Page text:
Anyone wanting to follow along for the ride is welcome.

excerpt from The Stone Dragon

An awful knowingness entwined Glimmer. Like the tightening coils of a constricting serpent, an intuitive knowingness encircled him until all doubt left, like breath crushed within muscled coils.

“Ye both’ll have much t’ talk about,” Cabbage-pants had said; “. . . ’tween you and the hearthstone,” he had said.

Placing his mug carefully upon the flagstones, Glimmer slowly stood, strode with heavy deliberateness to that legacy of when the tower had stood alone, strode to the ancient, reinforced door that connected the kitchen with the house’s communal room. Opening the door, he stepped into the large room, empty and dusty from disuse, his footsteps echoing.

He turned and faced the room’s hearth, his eyes without surprise taking in the sight of a lively fire crackling in the firepit, a fire of dancing and glowing light vibrant with energy, and all this manifesting from a meager collection of sticks and branches bunched upon the firestones. Light rippling upon the mantelpiece, light drawing arabesques upon Glimmer’s arms, light reflecting off stone—and then one stone high upon the stonework above the firepit—a single, oval obsidian stone captured light . . . and blinked.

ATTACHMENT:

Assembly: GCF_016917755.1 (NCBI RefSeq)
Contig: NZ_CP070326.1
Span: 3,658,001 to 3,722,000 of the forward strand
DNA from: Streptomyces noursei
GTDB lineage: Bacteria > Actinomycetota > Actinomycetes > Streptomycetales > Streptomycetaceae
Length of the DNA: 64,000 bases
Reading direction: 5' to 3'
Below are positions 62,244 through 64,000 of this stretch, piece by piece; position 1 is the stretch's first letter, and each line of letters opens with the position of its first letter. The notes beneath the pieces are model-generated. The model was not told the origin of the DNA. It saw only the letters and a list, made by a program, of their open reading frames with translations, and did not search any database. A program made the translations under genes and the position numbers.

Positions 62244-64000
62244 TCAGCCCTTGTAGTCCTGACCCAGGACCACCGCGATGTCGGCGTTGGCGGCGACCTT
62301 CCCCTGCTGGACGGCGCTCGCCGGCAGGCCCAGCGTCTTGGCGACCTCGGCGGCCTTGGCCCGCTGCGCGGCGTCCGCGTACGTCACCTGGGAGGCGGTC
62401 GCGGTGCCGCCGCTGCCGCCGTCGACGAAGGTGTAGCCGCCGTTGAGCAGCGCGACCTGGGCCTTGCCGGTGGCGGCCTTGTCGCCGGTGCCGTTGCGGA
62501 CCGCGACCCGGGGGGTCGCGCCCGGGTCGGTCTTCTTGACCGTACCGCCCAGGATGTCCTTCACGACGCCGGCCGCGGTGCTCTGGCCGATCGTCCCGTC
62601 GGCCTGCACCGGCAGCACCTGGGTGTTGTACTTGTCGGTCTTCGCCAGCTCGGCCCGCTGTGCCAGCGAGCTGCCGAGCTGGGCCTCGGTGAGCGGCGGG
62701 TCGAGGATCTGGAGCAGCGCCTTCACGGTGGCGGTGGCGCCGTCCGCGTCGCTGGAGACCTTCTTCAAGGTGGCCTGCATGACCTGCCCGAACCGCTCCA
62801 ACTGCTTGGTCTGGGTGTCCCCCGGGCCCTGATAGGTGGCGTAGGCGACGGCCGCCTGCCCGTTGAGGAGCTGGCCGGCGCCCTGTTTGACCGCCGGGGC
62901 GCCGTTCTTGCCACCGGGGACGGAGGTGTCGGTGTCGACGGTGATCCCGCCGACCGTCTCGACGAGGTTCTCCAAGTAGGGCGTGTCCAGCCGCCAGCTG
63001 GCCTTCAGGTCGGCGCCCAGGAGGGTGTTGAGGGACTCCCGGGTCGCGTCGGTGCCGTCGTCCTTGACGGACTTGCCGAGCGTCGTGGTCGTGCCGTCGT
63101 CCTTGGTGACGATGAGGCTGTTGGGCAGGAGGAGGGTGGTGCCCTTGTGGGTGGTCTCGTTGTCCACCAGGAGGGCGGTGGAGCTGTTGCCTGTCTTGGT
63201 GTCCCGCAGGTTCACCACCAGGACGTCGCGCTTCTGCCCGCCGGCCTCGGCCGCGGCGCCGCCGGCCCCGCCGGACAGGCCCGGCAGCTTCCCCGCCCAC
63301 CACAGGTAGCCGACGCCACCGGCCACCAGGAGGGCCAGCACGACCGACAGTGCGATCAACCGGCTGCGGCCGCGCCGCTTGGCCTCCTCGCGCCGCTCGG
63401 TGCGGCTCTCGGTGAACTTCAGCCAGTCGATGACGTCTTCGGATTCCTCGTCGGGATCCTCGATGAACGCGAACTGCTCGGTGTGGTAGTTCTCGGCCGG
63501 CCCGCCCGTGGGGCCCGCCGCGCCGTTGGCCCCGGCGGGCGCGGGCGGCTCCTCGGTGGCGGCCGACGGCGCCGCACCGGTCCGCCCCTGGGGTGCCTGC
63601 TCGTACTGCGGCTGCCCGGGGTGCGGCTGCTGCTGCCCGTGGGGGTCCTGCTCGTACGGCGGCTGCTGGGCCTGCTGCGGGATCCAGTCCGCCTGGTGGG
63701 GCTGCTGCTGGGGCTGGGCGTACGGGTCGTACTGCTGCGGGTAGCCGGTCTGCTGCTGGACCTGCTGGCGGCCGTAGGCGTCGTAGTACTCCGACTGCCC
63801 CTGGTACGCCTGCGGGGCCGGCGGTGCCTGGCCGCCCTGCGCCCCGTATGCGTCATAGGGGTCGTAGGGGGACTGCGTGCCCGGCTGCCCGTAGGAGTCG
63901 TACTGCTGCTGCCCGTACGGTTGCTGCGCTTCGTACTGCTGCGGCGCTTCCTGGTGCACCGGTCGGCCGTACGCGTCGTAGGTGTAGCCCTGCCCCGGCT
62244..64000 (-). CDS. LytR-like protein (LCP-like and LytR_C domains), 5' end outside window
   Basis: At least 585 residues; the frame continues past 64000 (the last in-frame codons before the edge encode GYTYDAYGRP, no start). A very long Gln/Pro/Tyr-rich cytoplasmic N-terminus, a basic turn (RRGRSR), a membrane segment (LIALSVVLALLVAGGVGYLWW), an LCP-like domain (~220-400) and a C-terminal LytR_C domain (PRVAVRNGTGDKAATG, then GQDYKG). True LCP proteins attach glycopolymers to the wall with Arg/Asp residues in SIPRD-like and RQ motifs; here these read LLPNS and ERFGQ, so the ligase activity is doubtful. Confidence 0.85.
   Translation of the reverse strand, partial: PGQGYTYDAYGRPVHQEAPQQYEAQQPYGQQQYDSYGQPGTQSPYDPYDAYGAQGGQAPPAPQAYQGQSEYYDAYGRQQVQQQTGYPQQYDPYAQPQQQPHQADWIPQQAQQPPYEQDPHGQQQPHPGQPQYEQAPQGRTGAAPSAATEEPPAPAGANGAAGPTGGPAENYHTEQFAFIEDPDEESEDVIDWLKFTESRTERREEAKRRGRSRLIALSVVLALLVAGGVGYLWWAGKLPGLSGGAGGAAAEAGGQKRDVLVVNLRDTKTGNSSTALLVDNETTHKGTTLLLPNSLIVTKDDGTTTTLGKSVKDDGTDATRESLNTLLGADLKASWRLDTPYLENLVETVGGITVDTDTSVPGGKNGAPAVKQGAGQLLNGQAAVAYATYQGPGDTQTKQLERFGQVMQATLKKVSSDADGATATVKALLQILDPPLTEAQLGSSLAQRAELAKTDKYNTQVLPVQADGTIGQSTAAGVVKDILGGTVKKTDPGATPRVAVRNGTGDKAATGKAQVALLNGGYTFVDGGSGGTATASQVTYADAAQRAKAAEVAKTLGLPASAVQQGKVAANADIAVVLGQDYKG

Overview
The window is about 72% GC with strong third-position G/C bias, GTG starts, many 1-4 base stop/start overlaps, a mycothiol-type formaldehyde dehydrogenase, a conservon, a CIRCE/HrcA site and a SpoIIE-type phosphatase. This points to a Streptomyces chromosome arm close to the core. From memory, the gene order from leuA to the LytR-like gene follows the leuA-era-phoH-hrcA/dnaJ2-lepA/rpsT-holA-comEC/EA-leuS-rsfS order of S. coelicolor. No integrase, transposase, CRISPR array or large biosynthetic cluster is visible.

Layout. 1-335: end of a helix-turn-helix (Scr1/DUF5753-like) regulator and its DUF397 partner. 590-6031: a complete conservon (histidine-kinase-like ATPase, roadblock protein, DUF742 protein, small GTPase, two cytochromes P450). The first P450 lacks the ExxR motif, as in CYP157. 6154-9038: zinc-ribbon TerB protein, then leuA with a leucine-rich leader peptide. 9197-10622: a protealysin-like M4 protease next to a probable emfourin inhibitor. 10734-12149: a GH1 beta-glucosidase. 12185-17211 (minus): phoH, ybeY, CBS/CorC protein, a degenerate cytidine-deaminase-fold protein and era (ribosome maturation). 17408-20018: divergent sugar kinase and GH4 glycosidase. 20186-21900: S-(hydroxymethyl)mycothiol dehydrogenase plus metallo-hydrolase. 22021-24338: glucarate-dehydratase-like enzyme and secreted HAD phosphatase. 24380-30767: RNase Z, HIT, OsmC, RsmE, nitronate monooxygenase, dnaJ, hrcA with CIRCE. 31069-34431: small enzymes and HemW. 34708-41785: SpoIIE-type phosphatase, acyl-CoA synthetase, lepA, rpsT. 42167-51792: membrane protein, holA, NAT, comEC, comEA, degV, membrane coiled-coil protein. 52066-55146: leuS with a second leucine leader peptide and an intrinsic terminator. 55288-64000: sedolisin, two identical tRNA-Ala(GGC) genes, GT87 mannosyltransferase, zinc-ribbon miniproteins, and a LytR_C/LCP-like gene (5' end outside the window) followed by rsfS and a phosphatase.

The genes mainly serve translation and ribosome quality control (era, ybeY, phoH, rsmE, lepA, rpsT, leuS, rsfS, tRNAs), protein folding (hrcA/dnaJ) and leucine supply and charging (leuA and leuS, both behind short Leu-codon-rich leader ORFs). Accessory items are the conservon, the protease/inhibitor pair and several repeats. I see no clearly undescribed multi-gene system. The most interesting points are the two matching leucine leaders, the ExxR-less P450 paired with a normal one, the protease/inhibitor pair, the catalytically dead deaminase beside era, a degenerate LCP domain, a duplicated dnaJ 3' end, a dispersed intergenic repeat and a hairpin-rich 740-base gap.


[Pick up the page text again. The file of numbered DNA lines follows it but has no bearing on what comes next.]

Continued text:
excerpt from the short story “Who Listened to Dragons

I was a young man who thought I knew the world and owned it—right up to the moment I opened my fist and found it empty.

Twelve years I had lived and my brother Saleef six. In the city of il-Barat, he was the strange one, and I the brother of the strange one. Staring and listening made people uncomfortable, and when Saleef fell to unreasonable angers and struck himself or others, I would drag him home. Mother would hold him, father would pace, my brother's eyes would follow, soothed by the rhythms of his footsteps. Mother would weave, the cloth sighs of her handloom whispering to my brother, he sitting beside her as she wove her miniature tapestries.

Biography: Tom Kepler has been a classroom teacher for grades 7-12 for over thirty years. A teacher of the Transcendental Meditation program, he has taught at Maharishi School of the Age of Enlightenment, Fairfield, Iowa, since the fall of 2005.

His current project, entitled Dragons of Blood and Stone, a sequel to The Stone Dragon, will be available by the end of 2012. Other publications include Love Ya Like a Sister, a realistic young adult novel, and Bare Ruined Choirs, a book of poetry.

Tom Kepler Writing (blog & webpage)

The Stone Dragon
Amazon (Book and Kindle)
Barnes and Noble (Book & Nook)
Smashwords (all ebook formats)

Who Listened to Dragons--Short Stories


EW Gibson said...


Wonderful post! Loved how drawing your map, which btw is marvelous, created story ideas. Do you have any suggestions how to draw maps?


Ella Gray said...

I also use the bottom-up approach for urban fantasy and steampunk. I try to just figure it out as I'm writing, and I make a lot of notes during a first draft. Great post, Tom!